“The whole island has been affected,” Rodríguez-Andino says. “Every single town has been affected in some way.” 

Twitter says it won't take down Trump's tweet to North Korea

Sep 26, 2017

Like many diplomatic flare-ups under the Trump administration, this one began with a tweet.

Following weeks of escalating tensions and hostile statements between the US and North Korea, over the weekend, President Donald Trump warned North Korean leaders that they “won’t be around much longer” if they continue to threaten the US.

How Facebook saved a dying mill town

Sep 26, 2017

Everything people post on Facebook actually lives somewhere in real life — like a small town in central Oregon that was once decimated by the loss of manufacturing industries. 

The people of Prineville live deep in a valley surrounded by dense forests. In the 1800s, it was the first place in central Oregon where white settlers drove out Native Americans to start a city.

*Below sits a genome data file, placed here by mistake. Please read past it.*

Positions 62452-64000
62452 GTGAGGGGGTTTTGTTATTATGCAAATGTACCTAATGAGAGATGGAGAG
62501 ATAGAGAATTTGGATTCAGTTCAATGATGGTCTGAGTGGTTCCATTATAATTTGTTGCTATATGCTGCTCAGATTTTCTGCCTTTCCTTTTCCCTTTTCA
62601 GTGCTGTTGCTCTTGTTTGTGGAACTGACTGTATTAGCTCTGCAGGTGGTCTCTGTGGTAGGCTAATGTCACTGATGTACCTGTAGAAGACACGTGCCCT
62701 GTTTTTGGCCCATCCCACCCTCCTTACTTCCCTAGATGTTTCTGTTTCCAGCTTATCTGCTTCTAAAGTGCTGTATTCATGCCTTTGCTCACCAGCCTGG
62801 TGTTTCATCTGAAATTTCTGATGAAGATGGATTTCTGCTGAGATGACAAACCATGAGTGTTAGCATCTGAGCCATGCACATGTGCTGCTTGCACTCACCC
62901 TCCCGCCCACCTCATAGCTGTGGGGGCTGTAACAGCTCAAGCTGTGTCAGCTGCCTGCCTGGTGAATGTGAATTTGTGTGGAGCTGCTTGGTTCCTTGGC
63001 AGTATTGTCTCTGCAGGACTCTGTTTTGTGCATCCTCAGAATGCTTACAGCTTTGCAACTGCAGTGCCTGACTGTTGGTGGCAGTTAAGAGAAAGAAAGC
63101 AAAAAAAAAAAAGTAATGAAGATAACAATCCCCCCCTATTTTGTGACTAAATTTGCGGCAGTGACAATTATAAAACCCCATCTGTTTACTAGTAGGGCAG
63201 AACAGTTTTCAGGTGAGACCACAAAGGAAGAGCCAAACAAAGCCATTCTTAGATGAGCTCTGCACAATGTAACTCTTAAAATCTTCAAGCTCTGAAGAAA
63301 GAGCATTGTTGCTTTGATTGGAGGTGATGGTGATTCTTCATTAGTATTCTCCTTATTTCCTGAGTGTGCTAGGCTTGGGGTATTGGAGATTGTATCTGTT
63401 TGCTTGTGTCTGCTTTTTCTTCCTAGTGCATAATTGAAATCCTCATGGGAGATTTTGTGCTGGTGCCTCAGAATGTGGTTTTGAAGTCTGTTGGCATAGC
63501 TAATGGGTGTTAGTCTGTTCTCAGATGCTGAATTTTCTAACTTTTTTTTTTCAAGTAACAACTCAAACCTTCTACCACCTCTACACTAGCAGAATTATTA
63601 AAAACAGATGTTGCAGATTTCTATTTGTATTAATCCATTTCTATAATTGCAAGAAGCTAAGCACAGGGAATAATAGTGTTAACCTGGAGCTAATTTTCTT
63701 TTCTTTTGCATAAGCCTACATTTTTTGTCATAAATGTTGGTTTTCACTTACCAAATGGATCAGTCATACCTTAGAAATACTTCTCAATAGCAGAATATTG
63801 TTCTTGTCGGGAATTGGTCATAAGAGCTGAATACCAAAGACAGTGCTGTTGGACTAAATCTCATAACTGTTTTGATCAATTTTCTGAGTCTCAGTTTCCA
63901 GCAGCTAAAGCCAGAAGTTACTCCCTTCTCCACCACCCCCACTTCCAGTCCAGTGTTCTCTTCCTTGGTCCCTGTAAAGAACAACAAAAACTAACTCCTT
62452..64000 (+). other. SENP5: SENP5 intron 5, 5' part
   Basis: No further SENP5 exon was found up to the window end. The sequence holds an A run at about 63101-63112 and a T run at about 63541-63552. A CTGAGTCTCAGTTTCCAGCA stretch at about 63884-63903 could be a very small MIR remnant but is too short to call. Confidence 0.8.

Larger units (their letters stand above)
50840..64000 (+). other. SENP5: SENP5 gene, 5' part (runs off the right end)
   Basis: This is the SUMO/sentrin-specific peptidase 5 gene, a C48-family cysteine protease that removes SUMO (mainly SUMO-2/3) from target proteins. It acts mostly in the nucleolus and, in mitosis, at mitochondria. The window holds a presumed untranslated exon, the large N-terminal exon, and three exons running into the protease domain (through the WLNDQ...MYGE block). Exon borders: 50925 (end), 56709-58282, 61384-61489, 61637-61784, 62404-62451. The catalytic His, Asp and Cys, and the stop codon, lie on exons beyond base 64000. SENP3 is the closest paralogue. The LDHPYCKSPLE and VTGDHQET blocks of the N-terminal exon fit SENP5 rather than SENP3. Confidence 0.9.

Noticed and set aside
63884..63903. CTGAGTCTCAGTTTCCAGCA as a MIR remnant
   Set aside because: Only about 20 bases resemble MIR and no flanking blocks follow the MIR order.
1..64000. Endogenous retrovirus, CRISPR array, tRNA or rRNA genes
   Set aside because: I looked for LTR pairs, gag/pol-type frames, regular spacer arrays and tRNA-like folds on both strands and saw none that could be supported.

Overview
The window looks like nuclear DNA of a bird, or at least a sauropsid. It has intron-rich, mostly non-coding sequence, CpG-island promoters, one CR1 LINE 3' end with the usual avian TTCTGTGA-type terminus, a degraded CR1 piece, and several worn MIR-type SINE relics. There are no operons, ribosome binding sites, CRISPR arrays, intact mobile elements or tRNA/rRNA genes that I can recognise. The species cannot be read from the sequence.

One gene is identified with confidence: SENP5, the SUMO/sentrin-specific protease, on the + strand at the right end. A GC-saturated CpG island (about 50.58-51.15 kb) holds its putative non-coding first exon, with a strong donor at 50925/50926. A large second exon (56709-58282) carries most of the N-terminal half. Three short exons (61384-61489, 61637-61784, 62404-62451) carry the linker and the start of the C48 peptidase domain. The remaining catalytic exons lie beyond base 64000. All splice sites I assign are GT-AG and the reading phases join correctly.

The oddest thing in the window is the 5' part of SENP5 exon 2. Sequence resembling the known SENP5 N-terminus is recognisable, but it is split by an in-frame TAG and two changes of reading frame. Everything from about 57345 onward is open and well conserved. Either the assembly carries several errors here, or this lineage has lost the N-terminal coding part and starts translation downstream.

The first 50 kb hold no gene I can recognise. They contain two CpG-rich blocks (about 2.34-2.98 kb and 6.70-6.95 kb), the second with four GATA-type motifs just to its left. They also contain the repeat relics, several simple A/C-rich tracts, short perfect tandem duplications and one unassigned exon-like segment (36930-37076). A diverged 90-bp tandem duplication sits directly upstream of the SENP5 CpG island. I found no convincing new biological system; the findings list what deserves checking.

Steve Forrester’s grandparents got here in 1902. When he was growing up in the 1970s, Prineville was idyllic.   

How the Vietnam War shaped my life and my career

Sep 26, 2017

Vietnam loomed large in my early childhood. Images of choppers and rice fields, guns and body bags, filled the television screen each night. One year, my mother jumped every time the phone rang at an odd hour.

It was 1968, the most deadly year for Americans in Vietnam, and my mom’s youngest brother was stationed within a couple of miles of the demilitarized zone, as an adviser to a South Vietnamese unit. 

It’s been five days since Hurricane Maria tore through the island of Puerto Rico, killing at least 16 people, damaging homes, roads and fields and leaving millions without power.

The Trump administration says it will "continue to do everything it can" to provide assistance.

But Frances Robles, who has been reporting from Puerto Rico for The New York Times, says help has been slow in coming.

“I went to [the town of] Arecibo on Saturday,” says Robles, “and there was definitely the start of what looked like a humanitarian crisis.”